Evaluation Report on Environmental Crime Directive
8 December 2020 (updated 3 years, 3 months ago)
2018-Max_Planck_Herr_Wahl_1355_black white_Zuschnitt.jpg Thomas Wahl

On 28 October 2020, the Commission provided a comprehensive evaluation of Directive 2008/99/EC on the protection of the environment through criminal law. The Directive is the EU’s main instrument seeking effective protection of the environment and full application of the existing environmental EU legislation through criminal law means. Member States must approximate the criminalization of environmental offenses and ensure deterrent sanction levels. Through the evaluation (from an ex-post viewpoint), the Commission has taken stock of the state of implementation after the end of the transposition period (December 2010), as to whether the Directive has fostered cross-border cooperation and as to its relevance, effectiveness, efficiency, coherence and EU added value. The evaluation integrates the results of the public stakeholder consultation, which was held from 10 October 2019 to 2 January 2020. The evaluation documents include the following:

  • A Commission Staff Working Document setting out the results of the evaluation and including, inter alia, conclusions and suggestions for revision (SWD(2020) 259 final, part 1);
  • A Commission Staff Working Document with 11 Annexes, including case studies, the results of the public consultation and a table on convictions and sanctions (SWD(2020) 259 final, part 2);
  • An executive summary of the evaluation (SWD(2020) 260 final).

The evaluation shows that, although the Directive has been implemented by all Member States, its objectives have only been partially achieved. The reasons for this are, among others, a too small scope of application of the directive, partly unclearly formulated legal terms, but also too little prosecution and punishment of environmental crimes in the Member States. The Commission sees room for improvement and suggests the following:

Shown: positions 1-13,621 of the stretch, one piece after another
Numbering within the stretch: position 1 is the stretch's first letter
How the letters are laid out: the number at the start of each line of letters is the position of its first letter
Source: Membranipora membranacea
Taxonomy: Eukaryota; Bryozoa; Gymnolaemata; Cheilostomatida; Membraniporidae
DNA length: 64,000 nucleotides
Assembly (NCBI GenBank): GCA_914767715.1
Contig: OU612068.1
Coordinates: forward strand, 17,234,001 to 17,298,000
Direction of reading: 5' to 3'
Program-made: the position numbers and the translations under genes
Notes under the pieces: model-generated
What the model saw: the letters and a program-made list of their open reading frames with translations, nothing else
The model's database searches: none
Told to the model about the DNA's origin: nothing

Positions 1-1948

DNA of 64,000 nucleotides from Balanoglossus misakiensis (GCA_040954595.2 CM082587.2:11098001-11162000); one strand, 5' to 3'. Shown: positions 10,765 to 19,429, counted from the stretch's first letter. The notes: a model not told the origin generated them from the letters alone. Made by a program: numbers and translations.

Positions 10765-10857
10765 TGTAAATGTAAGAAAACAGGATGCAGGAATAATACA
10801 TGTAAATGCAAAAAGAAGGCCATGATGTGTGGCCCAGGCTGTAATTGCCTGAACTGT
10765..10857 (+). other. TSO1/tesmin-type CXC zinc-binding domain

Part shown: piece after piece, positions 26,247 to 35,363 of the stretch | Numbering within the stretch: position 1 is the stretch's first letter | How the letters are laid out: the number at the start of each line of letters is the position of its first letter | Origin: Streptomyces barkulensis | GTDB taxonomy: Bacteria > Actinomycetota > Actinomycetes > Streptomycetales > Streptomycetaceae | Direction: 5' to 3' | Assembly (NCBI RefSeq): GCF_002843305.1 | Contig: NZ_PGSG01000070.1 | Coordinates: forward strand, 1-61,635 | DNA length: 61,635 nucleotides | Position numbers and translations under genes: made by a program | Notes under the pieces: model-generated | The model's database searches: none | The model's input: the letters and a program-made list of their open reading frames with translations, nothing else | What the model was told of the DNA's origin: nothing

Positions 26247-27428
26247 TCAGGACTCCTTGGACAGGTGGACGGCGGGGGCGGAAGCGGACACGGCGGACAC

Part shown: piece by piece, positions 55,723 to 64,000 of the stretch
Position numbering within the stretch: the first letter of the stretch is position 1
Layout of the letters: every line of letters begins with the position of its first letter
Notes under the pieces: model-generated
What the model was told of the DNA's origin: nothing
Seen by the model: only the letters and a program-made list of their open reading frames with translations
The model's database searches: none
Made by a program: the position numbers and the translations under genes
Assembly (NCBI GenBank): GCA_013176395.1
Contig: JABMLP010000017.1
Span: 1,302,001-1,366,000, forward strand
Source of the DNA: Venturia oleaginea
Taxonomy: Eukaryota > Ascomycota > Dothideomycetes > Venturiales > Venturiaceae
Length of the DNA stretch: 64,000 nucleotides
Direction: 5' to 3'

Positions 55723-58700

• Gathering statistics and data on environmental crime in a consistent manner throughout the EU;
  • Taking measures to facilitate the interpretation of several legal terms;
  • Standardising the level of sanctions across the Member States;
  • Considering additional sanctions and sanctions linked to the financial situation of legal persons;
  • Refining the legal technique used for defining the scope of the Directive (currently by references to environmental legislation listed in the Annexes of the Directive);
  • Extending the scope of the Directive to cover more or new areas of environmental crime;
  • Strengthening cooperation between enforcement authorities within Member States, in particular with those that fight money laundering, fraud, and organised crime, in order to better address the illicit profits of environmental crime;
  • Taking measures to improve practical implementation (e.g. specialisation of law enforcement practitioners);
  • Increasing public awareness of environmental crime, improving prioritization of environmental issues in the EU Member States;
  • Clarifying the relationship between criminal and administrative sanctions, and possibly integrating a reference to the ne bis in idem principle in the Directive, in order to avoid dual sanctioning in line with CJEU case law.

The Commission stressed that the findings and recommendations do not prejudge a potential review of the Directive. They should be considered food for thought for further discussions.

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2018-Max_Planck_Herr_Wahl_1355_black white_Zuschnitt.jpg
Thomas Wahl

Max Planck Institute for the Study of Crime, Security and Law (MPI CSL)

Public Law Department

Senior Researcher